Community accepts challenge of kindness
by Courtney Stevens
Oct 03, 2013 | 1340 views | 0 0 comments | 21 21 recommendations | email to a friend | print
Erin Wilson, eighth-grader at Bayou Academy, signs the Rachel's Challenge banner, saying she will take on the five challenges discussed during the presentation.
Erin Wilson, eighth-grader at Bayou Academy, signs the Rachel's Challenge banner, saying she will take on the five challenges discussed during the presentation.
Tissues were passed around to dry eyes in the Margaret Green Junior High School Gym on Wednesday night.

Junior Auxiliary of Cleveland sponsored Rachel's Challenge, an event that was presented at Bayou Academy, Margaret Green Junior High School, Cleveland High School, East Side High School and D.M. Smith Middle School over the last two days.

Rachel was the first of 12 students to die in the Columbine Shooting in 1999 and it was from this tragedy that her family created Rachel's Challenge, a "series of student empowering programs and strategies that equip students and adults to combat bullying and allay feelings of isolation and despair by creating a culture of kindness and compassion," according to the Rachel's Challenge Website.

Through Rachel's Challenge, students from sixth grade up are given five challenges: look for the best in others, dream big, choose positive influences, speak with kindness, and start your own chain reaction.

During the presentation a representative of Rachel's Challenge told the story of Rachel's death, shared several pages from her personal journals, and told stories of Rachel standing up to bullies in her school.

The videos presented featured Rachel's family members, friends, acquaintances, and those changed after hearing Rachel's Challenge.

Over 2000 students, teachers, staff, and administration in the Cleveland school district, as well as Bayou Academy, had the opportunity to hear Rachel's Challenge. "We had a wonderful response from students, and have heard back from their parents,” said Lesley Mancini, a JA member and organizer of the event.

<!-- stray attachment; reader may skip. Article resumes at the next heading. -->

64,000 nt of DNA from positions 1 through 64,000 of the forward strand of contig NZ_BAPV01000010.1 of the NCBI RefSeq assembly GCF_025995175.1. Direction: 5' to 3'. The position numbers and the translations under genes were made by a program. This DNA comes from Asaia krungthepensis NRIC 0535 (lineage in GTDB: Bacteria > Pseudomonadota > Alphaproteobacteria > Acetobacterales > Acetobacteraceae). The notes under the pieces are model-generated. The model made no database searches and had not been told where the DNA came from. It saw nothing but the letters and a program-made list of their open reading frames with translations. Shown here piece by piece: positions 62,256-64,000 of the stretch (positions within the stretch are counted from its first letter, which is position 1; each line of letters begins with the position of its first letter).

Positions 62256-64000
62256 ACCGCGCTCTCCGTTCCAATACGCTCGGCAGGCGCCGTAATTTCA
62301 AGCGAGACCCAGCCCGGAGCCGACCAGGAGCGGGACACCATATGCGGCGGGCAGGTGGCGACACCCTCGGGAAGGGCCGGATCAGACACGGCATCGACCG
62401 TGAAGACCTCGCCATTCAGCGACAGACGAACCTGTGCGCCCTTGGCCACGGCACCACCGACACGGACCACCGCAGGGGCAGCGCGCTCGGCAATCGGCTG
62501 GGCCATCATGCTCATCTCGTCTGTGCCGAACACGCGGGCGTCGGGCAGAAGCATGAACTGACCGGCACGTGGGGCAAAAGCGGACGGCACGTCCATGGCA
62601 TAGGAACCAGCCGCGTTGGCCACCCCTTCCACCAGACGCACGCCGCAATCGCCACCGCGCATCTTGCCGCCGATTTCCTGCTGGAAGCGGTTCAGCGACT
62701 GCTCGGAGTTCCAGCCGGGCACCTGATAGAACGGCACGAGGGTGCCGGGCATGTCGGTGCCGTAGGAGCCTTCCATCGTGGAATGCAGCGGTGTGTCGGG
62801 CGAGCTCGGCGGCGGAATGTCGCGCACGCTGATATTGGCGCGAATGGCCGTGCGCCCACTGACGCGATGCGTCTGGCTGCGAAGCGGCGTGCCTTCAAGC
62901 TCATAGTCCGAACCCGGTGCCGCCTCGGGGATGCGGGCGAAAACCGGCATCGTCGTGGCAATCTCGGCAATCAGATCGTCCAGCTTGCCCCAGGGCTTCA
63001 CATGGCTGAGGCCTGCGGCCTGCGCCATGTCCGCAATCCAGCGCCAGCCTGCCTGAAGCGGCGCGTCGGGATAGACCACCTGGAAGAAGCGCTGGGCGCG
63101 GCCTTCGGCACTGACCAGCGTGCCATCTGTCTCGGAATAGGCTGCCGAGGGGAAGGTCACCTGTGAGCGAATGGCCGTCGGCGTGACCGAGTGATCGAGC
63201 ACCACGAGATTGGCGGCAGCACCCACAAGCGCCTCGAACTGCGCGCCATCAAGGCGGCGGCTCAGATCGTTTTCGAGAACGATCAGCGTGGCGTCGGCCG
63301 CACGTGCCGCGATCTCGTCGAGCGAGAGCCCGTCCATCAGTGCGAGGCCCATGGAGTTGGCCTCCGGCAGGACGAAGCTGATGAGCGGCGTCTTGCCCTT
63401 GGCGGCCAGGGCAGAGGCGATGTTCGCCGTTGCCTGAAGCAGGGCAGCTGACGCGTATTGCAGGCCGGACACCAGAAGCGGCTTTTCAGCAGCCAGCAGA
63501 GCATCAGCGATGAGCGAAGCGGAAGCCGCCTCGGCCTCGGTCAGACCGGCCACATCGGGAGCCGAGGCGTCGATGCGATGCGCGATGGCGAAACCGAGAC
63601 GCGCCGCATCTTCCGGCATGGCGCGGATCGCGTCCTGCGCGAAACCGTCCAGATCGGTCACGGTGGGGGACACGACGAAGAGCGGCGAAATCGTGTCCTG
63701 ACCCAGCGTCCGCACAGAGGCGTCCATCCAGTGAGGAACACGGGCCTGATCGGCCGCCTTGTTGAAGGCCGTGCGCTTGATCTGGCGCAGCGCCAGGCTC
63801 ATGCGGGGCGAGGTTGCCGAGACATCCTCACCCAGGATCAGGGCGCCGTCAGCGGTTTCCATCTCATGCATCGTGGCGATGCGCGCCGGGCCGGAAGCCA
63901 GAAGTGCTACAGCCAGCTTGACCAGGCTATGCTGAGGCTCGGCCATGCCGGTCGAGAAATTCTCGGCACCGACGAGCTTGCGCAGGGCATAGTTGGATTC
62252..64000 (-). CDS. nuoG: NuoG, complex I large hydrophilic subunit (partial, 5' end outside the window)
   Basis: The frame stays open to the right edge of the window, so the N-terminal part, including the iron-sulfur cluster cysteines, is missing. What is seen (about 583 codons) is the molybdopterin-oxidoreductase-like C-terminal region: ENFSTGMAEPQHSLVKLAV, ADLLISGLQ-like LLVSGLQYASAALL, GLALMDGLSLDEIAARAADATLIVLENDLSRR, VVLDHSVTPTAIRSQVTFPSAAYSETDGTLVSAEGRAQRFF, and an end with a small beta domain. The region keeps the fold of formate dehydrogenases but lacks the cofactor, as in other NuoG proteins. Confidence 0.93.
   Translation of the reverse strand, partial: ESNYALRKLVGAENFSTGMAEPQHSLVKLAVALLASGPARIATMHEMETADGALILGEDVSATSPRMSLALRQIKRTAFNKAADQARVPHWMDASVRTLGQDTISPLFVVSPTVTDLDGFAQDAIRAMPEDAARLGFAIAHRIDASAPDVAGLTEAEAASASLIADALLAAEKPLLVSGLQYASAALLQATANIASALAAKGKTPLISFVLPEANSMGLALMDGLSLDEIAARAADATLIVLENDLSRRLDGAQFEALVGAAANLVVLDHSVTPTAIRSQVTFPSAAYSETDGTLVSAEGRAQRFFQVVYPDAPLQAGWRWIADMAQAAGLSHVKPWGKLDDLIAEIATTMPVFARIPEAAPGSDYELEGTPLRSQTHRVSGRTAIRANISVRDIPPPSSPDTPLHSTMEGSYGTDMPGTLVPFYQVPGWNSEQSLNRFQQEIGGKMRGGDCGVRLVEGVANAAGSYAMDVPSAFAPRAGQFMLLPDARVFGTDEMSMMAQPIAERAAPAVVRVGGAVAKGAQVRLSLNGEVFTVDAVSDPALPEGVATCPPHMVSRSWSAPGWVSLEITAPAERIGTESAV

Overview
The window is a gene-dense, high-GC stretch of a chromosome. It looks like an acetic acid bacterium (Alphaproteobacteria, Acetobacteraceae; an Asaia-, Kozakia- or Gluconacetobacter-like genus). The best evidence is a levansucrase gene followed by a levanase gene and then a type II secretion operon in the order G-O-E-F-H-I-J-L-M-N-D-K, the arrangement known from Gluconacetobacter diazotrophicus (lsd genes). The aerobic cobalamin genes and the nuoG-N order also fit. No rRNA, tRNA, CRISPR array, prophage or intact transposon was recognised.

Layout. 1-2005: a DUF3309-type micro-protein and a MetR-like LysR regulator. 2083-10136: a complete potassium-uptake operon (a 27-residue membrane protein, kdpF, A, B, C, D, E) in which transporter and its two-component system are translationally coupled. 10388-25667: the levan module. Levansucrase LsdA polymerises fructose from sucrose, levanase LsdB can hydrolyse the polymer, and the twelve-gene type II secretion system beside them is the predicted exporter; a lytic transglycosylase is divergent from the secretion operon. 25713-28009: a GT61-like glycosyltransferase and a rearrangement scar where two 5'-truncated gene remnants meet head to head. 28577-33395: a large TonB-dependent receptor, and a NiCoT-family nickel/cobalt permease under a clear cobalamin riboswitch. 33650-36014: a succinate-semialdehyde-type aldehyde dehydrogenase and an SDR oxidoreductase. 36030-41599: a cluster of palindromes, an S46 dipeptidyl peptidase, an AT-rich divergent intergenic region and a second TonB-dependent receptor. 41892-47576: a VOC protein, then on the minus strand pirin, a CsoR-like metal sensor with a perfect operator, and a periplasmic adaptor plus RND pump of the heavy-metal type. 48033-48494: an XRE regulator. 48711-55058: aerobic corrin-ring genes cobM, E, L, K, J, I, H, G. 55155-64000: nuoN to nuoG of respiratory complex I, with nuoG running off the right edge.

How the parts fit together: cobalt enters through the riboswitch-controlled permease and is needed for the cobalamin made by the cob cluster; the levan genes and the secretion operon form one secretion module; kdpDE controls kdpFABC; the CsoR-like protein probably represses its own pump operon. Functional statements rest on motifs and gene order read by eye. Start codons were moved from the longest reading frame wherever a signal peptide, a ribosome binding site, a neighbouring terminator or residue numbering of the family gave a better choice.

"Tonight we had probably 200 community members as well as children who actually saw the presentation earlier in the last two days.

"We really hope that the students who heard the message, and the parents, will allow it to have an impact on their lives and we will be able to see a difference in the community."

While the students of the public school enjoyed Rachel's Challenge, it was Bayou Academy that had an even more unique experience after their new headmaster David Granville, who was absent during the presentation, revealed where he had been.

"I had tears in my eyes when Mr. Granville came out and said that he had heard the lesson before at Simpson and had seen changes there, but he did something new.

"He went into the coach's office and got on his knees and prayed for us the whole time — prayed that not only would it touch us but change us as well.

"It showed he really cared about us and our actions," said Chrissy Tubbs, a ninth grader at BA.

"It made me realize that if I want people to treat me the way I want to be treated then I have to be kind too. I have to change first before they are going to change for me," said BA eighth grader Erin Wilson.

Through Rachel's Challenge, many community members truly hope that students in the Cleveland School District and BA will take to heart the words of Rachel Scott, "I have this theory that if one person can go out of their way to show compassion, then it will start a chain reaction of the same. People will never know how far a little kindness can go."